Prime example: A mere few hours after him telling the entire group how he was the star of his high school swim team, I was swimming in the lake, where he was wading. I playfully splashed him and tried to pull him into the water, to which he angrily exclaimed "Princess, you know I'm afraid of water!" He reacted to everyone's laughter at his self-cause hypocrisy by throwing a rock at me (reasonably small, granted, but it did hit me rather squarely in the ankle) and trying to chop down a tree. (see where psycho comes in?)

And, finally, there was the ravenous squirrel.
Being the practical teenagers (*cough, cough*- oxymoron!) that we were, we left all the food on the picnic table overnight.
We came out the next morning to find gnaw marks on our peanut butter jar lid, and the shape of a squirrel head and paws imprinted into the flesh of our half watermelon.

Chief, however, was the fact that the critter had made it into our twelve pack of jumbo muffins, and had chomped into all the muffins (blueberry, poppyseed, chocolate) except for the bran.
Gee, thanks.


With all this in mind, and this being my first real (e.g., tenting in someone's yard doesn't count) non-family camping trip since high school, what do I expect?
I'm hoping a little less emphasis on tequila and a little more emphasis on hiking.


SMARTBuddy said...

Great memories! Camping rules; No hangover in the open air either.

Ant said...

Some interesting perspectives on camping there - in theory I'm all for camping, but have relatively little experience: a couple of festivals (which are a very different scenario to wilderness camping) and a couple of well-organised expedition affairs with "responsible adults" overseeing things.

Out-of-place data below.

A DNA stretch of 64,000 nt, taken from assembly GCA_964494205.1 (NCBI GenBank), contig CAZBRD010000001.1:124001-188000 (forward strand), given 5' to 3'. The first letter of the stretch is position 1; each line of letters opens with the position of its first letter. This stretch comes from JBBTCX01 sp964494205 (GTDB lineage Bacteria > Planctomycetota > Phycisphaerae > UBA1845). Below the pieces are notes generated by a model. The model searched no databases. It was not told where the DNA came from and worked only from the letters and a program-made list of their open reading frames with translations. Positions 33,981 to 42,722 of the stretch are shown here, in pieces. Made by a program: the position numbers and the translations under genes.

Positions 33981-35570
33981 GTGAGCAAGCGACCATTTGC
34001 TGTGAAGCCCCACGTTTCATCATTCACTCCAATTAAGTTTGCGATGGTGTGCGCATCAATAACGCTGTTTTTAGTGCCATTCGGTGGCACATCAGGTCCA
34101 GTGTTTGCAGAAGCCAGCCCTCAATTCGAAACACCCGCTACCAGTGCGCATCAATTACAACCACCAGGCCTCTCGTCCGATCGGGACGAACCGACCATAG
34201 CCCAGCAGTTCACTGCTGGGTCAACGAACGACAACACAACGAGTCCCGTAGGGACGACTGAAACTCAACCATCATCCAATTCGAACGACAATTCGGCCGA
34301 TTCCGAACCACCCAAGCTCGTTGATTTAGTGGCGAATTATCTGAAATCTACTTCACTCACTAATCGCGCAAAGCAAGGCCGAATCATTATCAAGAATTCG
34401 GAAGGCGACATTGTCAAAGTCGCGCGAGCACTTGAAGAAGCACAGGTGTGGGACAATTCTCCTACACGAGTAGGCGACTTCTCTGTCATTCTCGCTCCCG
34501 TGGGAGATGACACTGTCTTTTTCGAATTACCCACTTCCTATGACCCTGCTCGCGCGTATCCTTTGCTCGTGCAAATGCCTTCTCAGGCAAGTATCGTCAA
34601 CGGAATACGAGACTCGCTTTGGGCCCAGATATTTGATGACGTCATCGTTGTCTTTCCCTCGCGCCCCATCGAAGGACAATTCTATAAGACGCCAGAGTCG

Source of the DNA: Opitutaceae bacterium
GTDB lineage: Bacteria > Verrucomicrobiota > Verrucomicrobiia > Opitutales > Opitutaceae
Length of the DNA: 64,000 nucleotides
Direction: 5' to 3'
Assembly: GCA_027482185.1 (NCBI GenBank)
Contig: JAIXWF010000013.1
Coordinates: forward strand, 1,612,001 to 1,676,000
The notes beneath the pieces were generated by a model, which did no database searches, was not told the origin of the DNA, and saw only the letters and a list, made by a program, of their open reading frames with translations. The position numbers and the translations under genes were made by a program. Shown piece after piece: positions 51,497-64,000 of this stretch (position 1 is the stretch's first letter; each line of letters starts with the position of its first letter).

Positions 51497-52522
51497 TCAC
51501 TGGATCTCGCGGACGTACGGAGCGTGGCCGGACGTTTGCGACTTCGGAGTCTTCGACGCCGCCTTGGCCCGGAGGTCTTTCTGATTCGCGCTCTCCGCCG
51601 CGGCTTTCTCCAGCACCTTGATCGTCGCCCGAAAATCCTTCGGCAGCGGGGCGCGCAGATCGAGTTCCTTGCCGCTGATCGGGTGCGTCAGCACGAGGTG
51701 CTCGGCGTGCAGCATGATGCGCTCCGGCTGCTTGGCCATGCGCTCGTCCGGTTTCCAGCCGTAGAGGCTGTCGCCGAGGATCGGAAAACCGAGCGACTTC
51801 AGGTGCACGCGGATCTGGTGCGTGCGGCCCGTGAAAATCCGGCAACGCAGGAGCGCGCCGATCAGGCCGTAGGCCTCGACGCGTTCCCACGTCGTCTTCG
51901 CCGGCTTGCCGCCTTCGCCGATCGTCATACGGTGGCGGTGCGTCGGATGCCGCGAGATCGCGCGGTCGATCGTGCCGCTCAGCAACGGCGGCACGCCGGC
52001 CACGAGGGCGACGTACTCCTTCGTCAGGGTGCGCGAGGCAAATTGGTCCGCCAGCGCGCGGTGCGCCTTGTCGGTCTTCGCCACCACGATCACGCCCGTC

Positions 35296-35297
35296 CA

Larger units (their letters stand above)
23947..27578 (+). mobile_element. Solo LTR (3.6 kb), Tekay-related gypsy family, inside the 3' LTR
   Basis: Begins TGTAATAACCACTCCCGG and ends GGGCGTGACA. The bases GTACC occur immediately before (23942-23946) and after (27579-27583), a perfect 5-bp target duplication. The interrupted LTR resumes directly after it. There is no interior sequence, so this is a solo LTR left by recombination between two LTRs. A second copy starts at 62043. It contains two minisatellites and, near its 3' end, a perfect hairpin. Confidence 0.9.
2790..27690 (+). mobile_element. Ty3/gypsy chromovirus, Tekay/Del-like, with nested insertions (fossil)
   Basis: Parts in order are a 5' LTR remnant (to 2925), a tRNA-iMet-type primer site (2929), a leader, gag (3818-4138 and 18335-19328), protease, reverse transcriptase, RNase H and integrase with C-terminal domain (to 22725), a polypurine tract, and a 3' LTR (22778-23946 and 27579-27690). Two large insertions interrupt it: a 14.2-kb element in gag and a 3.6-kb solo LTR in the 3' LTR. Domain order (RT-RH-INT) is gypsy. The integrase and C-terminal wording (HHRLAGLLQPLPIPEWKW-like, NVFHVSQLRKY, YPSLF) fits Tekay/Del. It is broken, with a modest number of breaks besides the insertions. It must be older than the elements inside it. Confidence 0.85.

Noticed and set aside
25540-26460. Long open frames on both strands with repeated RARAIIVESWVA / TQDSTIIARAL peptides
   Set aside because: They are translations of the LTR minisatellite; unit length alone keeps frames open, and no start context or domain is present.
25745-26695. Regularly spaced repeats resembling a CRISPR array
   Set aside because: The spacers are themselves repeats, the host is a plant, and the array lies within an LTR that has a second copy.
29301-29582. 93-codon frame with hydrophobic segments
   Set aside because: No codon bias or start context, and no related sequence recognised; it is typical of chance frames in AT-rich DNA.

The emphasis tends to be on the peacefulness of the outdoors these days though...

Hope you have a good time!

iFreud said...

Ahh camping! We camped a lot when I was a kid, it is among my favorite of childhood memories. But, like you said, it evolves. Camping as a teen consisted of a tent, beer and chips. Now I would love to go camping!

Have fun, and take lots of pictures!

Ultra Toast Mosha God said...

Smart is right, as usual.

I love camping. I have done most of the kinds you listed, and enjoyed them all in one way or another.

chris said...


LMizzle said...

Man I fucking NEVER get to go camping because everyone I know hates it.

I wanna go!

Airam said...

Have fun! And being an Italian ... I'm surprised that their camping food doesn't also consist of panini with cheese and coldcuts ... or veal cutlets ...

LeeEeeMuR said...

camping is great... especially when you have a large crowd of friends.... I personally dont like marshmallows but with a little help from my cousin we discovered that when they are on fire they stick to everything........ using coat hanger we stick em in the fire and when they burst into flames take em out and fling like a fly swatter ... the burning mallow flies off the end and splatters all over whatever it hits.... it was funny as a teen to see the burning splat marks.... I dont recomend it now that I'm grown.. but it's still funny

eric313 said...

I love when nature is so snarky it takes on human characteristics. Like the ravenous squirrel. At least it had a sense of humor and left you the brand muffins.

Or the nature of life-lusting drunken teenagers. Hijinks indeed! Hope you love pasta--or hope you still love it when you get back. That will be the barometer of your trip, for certain. ANd thanks, I answered you back on my site, like I always try to do.

Crashdummie said...

Wow, I’ve neva been a camping girl myself. Sounds like a adventure – do let us know how it all went.